Confusing situation on shelter initiatives
Of all the many choices that Napa County voters face on the Nov. 8 ballot, none are likely to be as puzzling as the two nearly identical measures that aim to reduce the euthanasia rate for animals at the county’s animal shelter.
Measures A and B are essentially the same. They both require the shelter to work more closely with local veterinarians and animal rescue groups to make sure that only the sickest or most dangerous animals are euthanized. They both require the shelter to publish more information about its “live-release” rate and make other operational changes.
Before we explain all of this, let’s start with the editorial board’s strong recommendation: If you are interested in lowering the euthanasia rate at the animal shelter, vote in favor of Measure A and against Measure B.
It all started several years ago when two animal rescue activists, Pam Ingalls of Wine Country Animal Lovers and Monica Stevens of Jameson Animal Rescue Ranch, began pressing the shelter to be more transparent with the public and to lower the euthanasia rate. There is some controversy about the exact rate – Ingalls and Stevens say it was at least 33 percent of all strays brought in, the county says it was less than 20 percent – but both sides agreed that it was far more than the 10 percent that animal rights activists see as the ideal target for shelters.
As negotiations dragged on, Ingalls and Stevens decided to add some urgency by floating an initiative setting new standard for shelter operations, including requiring greater contact with animal rescue groups, more behavior assessments for animals at risk of being euthanized, and the concurrence of a veterinarian before an animal is put down.
The proponents gathered nearly 7,000 signatures and qualified the matter for the November ballot. That later became Measure B.
The supervisors were generally in agreement with the initiative – indeed, a new shelter director was already making moves in the direction that Ingalls and Stevens wanted – but Supervisor Diane Dillon began to worry about a key phrase, which required the county to use “all available resources” to avoid euthanizing animals. While proponents said they intended that merely to mean maximum possible cooperation with rescue groups, Dillon and the other supervisors were concerned that the language could open the county to lawsuits and virtually unlimited demands for resources in the future.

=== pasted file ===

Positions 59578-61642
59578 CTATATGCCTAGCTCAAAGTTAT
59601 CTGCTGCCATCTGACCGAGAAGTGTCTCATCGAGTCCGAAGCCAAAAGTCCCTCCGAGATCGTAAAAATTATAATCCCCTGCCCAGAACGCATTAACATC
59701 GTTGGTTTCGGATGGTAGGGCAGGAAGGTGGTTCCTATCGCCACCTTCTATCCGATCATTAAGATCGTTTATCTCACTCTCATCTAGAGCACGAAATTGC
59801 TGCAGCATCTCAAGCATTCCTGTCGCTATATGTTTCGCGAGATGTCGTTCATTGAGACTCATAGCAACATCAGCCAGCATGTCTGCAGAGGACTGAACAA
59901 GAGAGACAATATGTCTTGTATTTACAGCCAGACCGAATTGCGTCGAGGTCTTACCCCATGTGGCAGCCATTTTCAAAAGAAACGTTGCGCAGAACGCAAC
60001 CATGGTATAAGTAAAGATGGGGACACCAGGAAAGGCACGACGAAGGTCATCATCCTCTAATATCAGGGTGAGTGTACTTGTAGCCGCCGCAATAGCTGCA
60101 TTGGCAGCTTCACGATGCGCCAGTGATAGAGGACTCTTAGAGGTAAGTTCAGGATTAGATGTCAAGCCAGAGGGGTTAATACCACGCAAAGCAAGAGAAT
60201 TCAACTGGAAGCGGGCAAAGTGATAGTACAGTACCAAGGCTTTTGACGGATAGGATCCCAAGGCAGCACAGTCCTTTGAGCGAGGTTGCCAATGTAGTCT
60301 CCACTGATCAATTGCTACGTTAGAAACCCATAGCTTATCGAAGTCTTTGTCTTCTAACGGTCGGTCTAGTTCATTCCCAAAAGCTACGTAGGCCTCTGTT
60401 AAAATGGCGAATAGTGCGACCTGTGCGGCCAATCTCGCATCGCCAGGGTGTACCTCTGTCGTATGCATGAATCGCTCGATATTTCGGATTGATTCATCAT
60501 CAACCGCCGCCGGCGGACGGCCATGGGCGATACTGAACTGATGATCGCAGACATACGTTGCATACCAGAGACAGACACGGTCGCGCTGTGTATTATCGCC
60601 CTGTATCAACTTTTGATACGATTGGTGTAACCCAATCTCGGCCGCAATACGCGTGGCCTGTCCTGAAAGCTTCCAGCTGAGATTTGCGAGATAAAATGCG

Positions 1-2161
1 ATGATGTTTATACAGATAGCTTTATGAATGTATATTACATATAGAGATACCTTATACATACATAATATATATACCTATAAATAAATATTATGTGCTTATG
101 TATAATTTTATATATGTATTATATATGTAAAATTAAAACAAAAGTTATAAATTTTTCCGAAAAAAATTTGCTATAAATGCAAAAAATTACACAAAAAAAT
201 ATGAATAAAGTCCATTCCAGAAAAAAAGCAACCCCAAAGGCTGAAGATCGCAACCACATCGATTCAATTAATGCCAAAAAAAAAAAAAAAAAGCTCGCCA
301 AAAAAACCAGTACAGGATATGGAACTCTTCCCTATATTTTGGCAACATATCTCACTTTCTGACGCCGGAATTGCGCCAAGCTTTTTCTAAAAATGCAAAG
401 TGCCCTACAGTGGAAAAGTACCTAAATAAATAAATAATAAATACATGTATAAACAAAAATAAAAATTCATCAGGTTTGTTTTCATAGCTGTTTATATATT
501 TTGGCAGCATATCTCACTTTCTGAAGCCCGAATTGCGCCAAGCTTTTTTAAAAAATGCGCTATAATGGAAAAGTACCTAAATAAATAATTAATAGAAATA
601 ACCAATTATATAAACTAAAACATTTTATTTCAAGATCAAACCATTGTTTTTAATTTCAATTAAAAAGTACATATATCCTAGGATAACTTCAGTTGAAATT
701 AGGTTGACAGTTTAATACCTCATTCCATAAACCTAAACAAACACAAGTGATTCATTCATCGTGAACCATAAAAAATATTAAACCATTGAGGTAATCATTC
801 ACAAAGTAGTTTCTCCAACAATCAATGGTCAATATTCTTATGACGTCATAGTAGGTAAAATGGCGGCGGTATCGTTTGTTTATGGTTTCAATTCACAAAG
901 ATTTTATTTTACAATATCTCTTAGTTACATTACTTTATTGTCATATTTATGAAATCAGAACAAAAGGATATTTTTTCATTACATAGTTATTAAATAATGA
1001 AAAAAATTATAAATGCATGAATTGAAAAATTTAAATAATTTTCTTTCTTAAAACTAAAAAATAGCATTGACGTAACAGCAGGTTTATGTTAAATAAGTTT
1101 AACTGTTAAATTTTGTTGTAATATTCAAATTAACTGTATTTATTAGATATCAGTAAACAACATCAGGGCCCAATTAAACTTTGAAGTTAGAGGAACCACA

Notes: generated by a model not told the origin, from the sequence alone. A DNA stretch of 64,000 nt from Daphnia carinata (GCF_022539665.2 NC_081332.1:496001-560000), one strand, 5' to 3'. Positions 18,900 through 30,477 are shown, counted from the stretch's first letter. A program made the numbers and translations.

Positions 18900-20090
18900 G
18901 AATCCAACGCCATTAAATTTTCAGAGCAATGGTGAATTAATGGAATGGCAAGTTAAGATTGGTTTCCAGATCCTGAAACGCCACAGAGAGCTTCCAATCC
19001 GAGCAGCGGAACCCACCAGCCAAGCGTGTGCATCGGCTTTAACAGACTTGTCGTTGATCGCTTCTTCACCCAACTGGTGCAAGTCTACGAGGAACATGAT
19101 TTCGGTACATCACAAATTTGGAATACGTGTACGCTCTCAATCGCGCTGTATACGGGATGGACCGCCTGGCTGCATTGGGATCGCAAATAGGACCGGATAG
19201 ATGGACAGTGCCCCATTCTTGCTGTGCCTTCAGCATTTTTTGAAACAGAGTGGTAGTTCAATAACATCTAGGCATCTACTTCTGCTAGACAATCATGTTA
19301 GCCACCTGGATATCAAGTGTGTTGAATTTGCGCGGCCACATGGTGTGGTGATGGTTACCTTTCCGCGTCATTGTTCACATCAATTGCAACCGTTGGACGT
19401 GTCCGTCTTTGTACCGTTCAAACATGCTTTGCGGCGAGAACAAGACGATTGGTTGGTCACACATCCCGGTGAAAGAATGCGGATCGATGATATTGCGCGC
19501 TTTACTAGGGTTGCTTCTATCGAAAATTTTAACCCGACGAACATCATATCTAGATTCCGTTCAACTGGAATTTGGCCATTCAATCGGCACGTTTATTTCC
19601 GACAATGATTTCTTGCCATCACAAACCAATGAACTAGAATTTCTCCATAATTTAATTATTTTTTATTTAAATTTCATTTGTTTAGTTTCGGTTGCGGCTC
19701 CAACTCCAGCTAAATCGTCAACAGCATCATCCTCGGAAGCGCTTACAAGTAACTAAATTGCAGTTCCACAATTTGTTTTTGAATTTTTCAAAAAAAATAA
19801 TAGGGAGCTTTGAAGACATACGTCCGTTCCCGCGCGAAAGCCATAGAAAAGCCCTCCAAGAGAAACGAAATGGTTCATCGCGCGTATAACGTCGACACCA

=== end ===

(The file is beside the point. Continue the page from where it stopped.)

The supervisors agreed to put their own measure on the ballot – with the phrase removed and with a few stronger measures included as an inducement to the proponents. That became Measure A.
Unfortunately, by that time it was too late to remove the first version, Measure B, from the ballot. That leaves us in the awkward position of having two nearly identical measures, one after another, on the ballot.
If both measures pass, whichever of the two gets the most votes will become law. That is why we recommend a vote against Measure B, even though it achieves the same ends as Measure A.
Ingalls and Stevens fully support Measure A and say they will not campaign in favor of Measure B, but neither will they campaign explicitly against it, since should it pass, they would be satisfied with the result.
The editorial board believes that Measure A best serves the county and those interested in animal welfare. Not only does it promote the principles put forward by Ingalls and Stevens, it enjoys the support of the supervisors and protects county taxpayers by removing the potentially troublesome language in the earlier measure.
Again, we encourage all those interested in reducing the euthanasia rate at the shelter, or interested in the welfare of stray or abandoned animals, to vote for Measure A and against Measure B.